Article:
Eccentric Vision: Works on Paper from a Private Collection

MIYAKO YOSHINAGA is pleased to announce a new exhibition of twenty works on paper from a private collection. The exhibition recreates the distinctive spirit of a lifetime interest in non-traditional techniques, mediums and narrative visions. The exhibition features works dating from the 1970s to 2010s that embody the collector’s open-minded approach with a nod to eccentric imagery. While Susan Te Kahurangi King and Anna Zemánková demonstrate unique visions of self-taught or Outsider Art, Kiki Smith, Jose Barboza-Gubo and Andrew Mroczek, Nusra Quereshi and Jennifer Perry Shingelo share issues of identity, gender and family relationships through a variety of media and techniques. While Tony Fitzpatrick, Sue Coe, Joanne Carlson, Mary Frank and Tara Tucker depict surreal imaginings inspired by flora and fauna, Marcel Dzama, Neil Farber, Marc Bell and Frances Hamilton engage in humorous narratives.


The collector and artist, Karen Moss, was born in Boston and moved to Toledo, Ohio when she was eight. She recalled that her eccentric aesthetic was partly shaped by several factors, most significantly her mother’s unconventional taste. Her mother, who had been an actress in New York, wore unusual clothes, disliked symmetry and decorated the living room walls with paper that had been misprinted so that the eyes of people depicted were adjacent to their faces. In the 1960s at Rhode Island School of Design, Moss studied with the New York illustrator Richard Merkin, who appeared on the cover of the Beatles’ Sgt. Pepper album. His own work, as well as his unorthodox and often humorous still lives, included icons of pop imagery such as Micky Mouse and the American flag, which were a major influence in Moss’ work.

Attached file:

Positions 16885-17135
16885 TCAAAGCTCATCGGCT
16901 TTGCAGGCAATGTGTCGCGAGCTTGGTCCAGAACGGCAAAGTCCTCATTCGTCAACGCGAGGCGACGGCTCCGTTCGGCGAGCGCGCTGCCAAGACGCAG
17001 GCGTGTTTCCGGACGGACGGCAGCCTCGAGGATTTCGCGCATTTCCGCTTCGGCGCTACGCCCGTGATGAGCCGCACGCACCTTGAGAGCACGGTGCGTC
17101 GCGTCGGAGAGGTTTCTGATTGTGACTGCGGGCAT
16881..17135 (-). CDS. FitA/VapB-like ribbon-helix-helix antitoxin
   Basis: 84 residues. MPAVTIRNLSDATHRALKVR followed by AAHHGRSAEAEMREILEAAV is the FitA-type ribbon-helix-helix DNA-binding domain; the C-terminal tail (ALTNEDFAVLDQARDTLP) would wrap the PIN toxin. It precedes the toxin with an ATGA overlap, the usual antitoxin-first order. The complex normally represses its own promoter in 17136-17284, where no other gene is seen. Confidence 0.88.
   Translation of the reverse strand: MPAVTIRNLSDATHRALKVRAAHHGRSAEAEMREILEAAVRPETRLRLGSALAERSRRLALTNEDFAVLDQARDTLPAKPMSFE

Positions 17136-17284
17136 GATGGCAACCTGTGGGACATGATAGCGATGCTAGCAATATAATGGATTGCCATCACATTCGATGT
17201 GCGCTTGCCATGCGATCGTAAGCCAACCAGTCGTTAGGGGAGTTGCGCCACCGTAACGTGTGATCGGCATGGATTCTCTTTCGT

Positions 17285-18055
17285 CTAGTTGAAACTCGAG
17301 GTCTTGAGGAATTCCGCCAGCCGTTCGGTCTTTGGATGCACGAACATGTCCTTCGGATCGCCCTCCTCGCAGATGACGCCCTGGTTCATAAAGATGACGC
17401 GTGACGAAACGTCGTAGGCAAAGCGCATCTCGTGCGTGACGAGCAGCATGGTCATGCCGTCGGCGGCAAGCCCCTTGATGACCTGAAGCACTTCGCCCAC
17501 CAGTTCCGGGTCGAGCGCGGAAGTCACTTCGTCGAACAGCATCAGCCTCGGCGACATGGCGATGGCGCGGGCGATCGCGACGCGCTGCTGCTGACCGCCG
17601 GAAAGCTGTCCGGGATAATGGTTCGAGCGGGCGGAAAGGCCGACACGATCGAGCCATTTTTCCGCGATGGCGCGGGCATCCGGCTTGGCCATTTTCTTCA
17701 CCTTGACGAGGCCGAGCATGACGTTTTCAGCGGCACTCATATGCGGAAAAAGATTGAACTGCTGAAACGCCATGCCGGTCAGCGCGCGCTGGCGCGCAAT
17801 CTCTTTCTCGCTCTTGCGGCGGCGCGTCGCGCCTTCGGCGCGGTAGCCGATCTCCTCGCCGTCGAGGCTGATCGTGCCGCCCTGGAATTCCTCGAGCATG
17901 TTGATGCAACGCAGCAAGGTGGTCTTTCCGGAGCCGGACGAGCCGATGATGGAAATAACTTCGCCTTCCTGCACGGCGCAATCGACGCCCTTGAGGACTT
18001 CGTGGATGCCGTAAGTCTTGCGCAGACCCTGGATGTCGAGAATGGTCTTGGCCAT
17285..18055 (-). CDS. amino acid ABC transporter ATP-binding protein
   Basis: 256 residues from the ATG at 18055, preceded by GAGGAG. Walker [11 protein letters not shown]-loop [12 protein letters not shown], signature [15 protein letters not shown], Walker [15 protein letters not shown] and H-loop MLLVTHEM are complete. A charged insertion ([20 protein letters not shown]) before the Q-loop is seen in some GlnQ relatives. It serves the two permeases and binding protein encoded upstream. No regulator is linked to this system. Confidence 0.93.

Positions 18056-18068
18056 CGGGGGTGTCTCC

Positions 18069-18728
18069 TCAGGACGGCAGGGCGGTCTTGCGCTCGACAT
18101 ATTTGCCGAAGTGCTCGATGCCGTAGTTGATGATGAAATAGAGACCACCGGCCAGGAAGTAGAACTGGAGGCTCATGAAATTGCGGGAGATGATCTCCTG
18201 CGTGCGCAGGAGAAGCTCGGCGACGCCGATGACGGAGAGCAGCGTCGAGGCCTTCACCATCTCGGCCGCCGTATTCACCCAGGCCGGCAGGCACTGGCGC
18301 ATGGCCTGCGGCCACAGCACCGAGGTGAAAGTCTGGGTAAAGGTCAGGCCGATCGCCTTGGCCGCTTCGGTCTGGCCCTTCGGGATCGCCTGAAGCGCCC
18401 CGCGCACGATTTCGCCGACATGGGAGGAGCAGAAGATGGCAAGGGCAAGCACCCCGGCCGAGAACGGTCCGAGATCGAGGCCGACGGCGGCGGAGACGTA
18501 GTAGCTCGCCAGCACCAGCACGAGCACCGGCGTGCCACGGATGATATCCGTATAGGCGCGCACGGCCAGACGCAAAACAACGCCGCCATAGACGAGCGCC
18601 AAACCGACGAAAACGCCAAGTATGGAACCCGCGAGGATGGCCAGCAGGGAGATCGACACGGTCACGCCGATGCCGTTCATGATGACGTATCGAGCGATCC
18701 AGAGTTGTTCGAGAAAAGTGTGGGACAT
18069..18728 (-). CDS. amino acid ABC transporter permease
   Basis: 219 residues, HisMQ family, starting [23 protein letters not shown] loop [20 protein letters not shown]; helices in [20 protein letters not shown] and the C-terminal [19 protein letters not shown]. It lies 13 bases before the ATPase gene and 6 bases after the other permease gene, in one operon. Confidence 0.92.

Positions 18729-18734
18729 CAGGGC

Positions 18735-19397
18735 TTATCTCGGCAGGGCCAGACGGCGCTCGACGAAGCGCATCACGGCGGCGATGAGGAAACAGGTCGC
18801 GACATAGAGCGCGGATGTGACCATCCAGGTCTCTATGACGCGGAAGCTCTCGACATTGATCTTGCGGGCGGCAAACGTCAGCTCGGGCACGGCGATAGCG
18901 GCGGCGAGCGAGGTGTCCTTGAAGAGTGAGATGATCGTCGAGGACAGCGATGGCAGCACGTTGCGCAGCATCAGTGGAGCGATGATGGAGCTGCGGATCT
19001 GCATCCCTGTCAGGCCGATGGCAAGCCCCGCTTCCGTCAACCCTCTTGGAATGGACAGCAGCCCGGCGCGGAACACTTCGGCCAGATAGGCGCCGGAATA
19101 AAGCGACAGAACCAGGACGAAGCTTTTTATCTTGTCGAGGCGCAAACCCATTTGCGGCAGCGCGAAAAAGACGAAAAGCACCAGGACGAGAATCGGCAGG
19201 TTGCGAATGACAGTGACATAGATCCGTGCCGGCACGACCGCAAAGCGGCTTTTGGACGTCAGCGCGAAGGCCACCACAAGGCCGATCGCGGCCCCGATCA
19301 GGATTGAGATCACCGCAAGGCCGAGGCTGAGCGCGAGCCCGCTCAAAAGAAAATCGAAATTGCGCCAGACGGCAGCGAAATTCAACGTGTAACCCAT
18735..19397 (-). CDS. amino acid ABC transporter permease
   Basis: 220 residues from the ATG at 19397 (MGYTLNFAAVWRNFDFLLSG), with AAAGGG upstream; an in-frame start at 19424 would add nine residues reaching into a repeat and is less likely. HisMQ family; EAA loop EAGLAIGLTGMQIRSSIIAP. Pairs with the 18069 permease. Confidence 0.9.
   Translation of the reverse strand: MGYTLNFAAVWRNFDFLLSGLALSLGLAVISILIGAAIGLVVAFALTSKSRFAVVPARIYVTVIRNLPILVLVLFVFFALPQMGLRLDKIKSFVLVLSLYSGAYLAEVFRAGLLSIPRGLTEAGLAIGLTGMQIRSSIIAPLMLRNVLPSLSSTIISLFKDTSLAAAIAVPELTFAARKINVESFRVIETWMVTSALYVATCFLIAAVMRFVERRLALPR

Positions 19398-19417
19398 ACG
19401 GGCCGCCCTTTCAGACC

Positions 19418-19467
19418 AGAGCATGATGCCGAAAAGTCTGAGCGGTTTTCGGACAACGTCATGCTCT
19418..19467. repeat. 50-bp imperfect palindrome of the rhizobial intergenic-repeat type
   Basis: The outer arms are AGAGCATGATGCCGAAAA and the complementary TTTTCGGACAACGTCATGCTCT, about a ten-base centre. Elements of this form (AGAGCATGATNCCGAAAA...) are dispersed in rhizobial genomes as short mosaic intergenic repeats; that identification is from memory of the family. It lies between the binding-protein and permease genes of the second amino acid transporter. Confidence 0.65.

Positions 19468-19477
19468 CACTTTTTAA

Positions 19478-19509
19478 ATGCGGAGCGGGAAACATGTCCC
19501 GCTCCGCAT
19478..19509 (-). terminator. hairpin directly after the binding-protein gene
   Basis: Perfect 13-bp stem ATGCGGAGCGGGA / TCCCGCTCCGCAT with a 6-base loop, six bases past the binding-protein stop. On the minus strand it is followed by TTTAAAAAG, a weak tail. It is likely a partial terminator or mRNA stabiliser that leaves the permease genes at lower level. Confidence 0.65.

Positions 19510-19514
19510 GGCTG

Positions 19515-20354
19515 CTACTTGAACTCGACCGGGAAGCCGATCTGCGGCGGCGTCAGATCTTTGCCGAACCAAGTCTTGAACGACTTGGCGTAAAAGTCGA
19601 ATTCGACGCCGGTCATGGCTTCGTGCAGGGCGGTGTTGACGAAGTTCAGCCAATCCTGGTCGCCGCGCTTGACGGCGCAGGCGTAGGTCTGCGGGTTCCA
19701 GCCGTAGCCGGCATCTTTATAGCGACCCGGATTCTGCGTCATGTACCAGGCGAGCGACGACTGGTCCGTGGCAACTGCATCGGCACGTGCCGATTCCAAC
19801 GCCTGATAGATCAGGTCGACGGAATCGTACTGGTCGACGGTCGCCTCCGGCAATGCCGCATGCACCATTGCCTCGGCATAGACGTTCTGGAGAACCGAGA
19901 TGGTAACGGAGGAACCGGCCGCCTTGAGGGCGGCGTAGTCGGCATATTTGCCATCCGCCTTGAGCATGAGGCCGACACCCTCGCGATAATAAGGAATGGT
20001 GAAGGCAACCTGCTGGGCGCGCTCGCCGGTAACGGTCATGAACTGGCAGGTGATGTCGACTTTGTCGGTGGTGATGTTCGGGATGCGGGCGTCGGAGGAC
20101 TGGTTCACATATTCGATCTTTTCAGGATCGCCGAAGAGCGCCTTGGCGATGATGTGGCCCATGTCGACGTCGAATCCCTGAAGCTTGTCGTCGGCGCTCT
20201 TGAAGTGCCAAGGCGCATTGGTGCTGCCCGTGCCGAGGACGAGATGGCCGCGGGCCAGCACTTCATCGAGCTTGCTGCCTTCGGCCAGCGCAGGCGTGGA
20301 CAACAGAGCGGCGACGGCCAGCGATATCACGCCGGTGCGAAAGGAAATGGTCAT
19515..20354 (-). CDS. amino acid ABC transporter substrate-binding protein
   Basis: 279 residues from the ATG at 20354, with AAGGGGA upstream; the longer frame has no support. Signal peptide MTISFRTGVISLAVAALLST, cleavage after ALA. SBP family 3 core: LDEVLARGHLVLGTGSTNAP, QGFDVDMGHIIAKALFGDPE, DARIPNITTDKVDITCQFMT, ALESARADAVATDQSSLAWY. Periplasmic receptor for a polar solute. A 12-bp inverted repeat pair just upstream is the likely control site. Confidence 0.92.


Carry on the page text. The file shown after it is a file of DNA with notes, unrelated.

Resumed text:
Moss’ first foray into the world of collecting began in the 1970s with a watercolor by Gladys Nilsson, a member of the Hairy Who group from Chicago represented by the New York dealer Phyllis Kind. Kind promoted artists whose aesthetic was a departure from work that was being shown in other New York galleries at the time in that it emphasized surreal and provocative subject matter. Over the next four decades, Moss continued to visit galleries and artist's studios with works that challenged conventional notions of beauty, often with sexual and political overtones. Her later interest in Outsider Art was a natural evolution after being exposed to European Art Brut, the Prinzhorn Collection and the establishment of the Outsider Art Fair in New York in 1993.


This exhibit celebrates a collection based on years of looking at and finding unique artistic visions. The works have greatly enriched the life and home of the collector and now she hopes to share them with a wider audience. MIYAKO YOSHINAGA is pleased to make this work available for sale in the gallery and online at: We thank Yilu Zhuang for her curatorial contribution to this exhibition.

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